By Kasia Michalik
There are many problems that face dialysis—from mineral bone disorders and water treatment, to home hemodialysis and mitigation of cardiovascular risk. They are all topics that are in need of examination and discussion.
On September 14-15, the University of Missouri School of Medicine, Department of Internal Medicine, Division of Nephrology; Continuing Medical Education, and the International Society for Hemodialysis (iSHD) will host a two-day conference titled "Hemodialysis University," at the Chicago Marriott O'Hare.
Founded in 1999, iSHD's purpose was to focus on all aspects of hemodialysis, especially education. The organization has hosted many events including: educational sessions, symposiums, and training sessions in addition to the Annual Dialysis Conference. John Daugirdas, MD, was approached by the current president of iSHD, Madhukar Misra, MD, to co-direct the upcoming "Hemodialysis Univiersity" conference.
"The one thing they wanted to do was focus more directly on hemodialysis-related education and to start a hemodialysis university," Daugirdas said. "I've been a member on and off since the societies founding. They kind of asked me to focus in on Hemodialysis University, which primarily is projected to be on the Web. The difficulty is, when you have something designed for the Internet, it's very hard to do that without having to do a true "live" conference to draw from."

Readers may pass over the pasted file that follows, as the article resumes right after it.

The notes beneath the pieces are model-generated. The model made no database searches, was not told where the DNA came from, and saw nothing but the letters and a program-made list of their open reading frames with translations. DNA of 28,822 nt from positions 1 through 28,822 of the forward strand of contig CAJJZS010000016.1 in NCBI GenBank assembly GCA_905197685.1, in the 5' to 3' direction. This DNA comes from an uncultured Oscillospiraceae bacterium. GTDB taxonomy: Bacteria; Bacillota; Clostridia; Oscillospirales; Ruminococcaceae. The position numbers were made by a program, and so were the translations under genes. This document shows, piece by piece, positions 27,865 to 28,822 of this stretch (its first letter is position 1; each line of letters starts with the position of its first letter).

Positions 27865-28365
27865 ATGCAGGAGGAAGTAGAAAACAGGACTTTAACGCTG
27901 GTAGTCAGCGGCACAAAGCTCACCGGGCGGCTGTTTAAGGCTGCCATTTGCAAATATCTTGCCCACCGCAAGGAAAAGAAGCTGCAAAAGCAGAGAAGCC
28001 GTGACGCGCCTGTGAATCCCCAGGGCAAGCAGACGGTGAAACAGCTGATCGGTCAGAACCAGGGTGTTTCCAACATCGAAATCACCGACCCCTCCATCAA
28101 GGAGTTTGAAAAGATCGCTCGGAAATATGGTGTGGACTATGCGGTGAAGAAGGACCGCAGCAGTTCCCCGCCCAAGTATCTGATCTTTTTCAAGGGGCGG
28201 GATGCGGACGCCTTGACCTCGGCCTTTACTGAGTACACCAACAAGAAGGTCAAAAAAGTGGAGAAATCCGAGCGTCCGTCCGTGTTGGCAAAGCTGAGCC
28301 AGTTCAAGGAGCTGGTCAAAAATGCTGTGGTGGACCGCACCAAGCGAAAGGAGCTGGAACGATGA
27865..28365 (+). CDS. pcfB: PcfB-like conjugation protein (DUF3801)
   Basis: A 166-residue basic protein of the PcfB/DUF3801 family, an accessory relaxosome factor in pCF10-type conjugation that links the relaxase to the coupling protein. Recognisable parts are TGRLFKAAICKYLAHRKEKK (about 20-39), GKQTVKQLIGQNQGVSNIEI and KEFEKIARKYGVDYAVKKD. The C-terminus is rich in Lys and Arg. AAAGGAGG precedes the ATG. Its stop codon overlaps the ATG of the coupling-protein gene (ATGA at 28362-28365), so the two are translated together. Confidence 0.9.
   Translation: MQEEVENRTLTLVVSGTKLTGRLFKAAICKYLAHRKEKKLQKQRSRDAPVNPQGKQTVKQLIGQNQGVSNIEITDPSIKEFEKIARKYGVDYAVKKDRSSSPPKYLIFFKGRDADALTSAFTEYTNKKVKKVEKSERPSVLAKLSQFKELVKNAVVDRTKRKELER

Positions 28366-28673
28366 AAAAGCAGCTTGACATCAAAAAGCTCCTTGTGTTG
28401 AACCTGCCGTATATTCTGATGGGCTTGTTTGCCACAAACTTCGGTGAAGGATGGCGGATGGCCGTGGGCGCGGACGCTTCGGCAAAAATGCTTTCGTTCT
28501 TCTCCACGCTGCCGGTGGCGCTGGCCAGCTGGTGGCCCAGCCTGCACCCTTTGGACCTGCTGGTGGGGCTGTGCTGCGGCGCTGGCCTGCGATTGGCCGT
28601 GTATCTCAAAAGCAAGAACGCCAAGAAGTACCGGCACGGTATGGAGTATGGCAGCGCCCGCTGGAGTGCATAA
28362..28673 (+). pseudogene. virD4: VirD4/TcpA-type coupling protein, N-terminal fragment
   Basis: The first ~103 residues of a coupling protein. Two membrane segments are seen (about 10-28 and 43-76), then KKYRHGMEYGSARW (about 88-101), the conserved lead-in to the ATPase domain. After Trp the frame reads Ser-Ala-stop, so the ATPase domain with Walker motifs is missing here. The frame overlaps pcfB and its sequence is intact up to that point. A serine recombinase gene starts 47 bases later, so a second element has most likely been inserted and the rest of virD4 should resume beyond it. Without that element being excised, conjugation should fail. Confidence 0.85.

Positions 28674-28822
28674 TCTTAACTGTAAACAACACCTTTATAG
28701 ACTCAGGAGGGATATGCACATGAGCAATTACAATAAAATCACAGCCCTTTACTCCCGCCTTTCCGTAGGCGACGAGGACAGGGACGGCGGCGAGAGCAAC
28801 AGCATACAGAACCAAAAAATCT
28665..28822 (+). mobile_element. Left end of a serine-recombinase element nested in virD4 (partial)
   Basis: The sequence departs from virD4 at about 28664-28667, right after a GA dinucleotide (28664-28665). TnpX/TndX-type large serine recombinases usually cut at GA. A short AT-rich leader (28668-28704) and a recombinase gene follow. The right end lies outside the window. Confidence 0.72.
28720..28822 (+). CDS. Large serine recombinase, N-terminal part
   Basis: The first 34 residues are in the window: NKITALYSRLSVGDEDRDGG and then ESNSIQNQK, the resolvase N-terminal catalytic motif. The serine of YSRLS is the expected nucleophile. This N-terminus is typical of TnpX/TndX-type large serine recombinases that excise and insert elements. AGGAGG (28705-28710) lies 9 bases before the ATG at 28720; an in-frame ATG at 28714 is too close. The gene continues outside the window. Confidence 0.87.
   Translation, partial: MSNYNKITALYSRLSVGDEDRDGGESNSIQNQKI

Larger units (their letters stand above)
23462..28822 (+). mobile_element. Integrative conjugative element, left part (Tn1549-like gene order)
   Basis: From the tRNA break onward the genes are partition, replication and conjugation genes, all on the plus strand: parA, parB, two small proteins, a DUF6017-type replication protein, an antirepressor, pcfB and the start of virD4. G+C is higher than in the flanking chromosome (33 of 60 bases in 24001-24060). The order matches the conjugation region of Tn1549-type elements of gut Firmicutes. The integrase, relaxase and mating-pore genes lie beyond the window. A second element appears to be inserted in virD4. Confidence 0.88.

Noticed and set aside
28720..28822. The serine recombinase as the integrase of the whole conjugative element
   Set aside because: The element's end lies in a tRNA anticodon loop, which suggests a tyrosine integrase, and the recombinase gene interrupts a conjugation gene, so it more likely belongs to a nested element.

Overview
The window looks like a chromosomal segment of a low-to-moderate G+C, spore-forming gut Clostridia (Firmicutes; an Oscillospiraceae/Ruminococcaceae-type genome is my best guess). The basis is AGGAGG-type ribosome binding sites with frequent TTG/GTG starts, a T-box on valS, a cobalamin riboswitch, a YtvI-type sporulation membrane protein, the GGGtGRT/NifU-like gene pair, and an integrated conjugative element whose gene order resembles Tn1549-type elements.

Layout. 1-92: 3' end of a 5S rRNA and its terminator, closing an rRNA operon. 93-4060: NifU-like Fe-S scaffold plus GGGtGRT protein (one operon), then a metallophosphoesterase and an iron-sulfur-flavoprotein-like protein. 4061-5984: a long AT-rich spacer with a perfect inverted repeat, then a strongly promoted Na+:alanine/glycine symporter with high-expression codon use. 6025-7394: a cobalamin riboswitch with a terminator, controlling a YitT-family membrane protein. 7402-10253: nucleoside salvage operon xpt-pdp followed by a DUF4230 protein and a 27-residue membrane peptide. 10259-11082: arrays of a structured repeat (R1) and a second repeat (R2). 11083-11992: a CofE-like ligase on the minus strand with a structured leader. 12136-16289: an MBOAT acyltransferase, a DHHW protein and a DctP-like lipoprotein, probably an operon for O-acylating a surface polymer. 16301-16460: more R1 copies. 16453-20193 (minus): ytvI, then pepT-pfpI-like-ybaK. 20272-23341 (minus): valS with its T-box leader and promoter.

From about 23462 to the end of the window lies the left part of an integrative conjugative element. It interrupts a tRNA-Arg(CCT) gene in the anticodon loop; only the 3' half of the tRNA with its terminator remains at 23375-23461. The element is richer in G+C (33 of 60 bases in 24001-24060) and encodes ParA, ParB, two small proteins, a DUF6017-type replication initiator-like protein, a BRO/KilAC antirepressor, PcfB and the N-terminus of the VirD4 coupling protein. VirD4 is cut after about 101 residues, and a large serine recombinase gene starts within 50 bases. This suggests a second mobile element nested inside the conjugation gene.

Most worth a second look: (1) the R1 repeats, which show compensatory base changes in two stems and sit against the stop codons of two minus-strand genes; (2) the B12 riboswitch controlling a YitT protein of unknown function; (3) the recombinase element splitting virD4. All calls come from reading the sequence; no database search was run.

This conference, being the first of the series, is being held in front of a "live" audience to provide a stage to bring out and focus on specifics and key questions, as well as capturing audience reactions through response pads. The goal after the conference is to make everything archived and available on the Web.
"The idea is, not to try and cover everything in a hemodialysis course, but to cover in-depth, a limited source of topics, and to try to identify the key clinical questions that are of interests to practicing nephrologists, and capture the initial questions from the audience and responses from the expert panel and audio/video tape everything," Daugirdas said.
Continuing Medical Education (CME) credits will be offered for those who attend the meeting.
"Fellows and physicians are eligible for CME," Daugirdas said. "We're going to see how many nurses register. It's certainly open to nurses and nurse practitioners, but the conference is primarily targeted to physicians and fellows and it depends how many nurses and nurse practitioners show up."
The "sweet spot" is to have about 150 attendees. The goal is not to have a massive number of people, the goal is to have enough people to still be able to hold an interactive conference.
"We're trying to make it a little different from the usual conference, where you just have lectures and Q&As," Daugirdas said. "We are trying ahead of time to get all of the speakers together and deconstruct each of the topics into 10 most important questions and areas for practicing nephrologists. We are also hoping to get information on how each large dialysis organization (LDO) is addressing each of the questions and topics."
To register for the conference click here.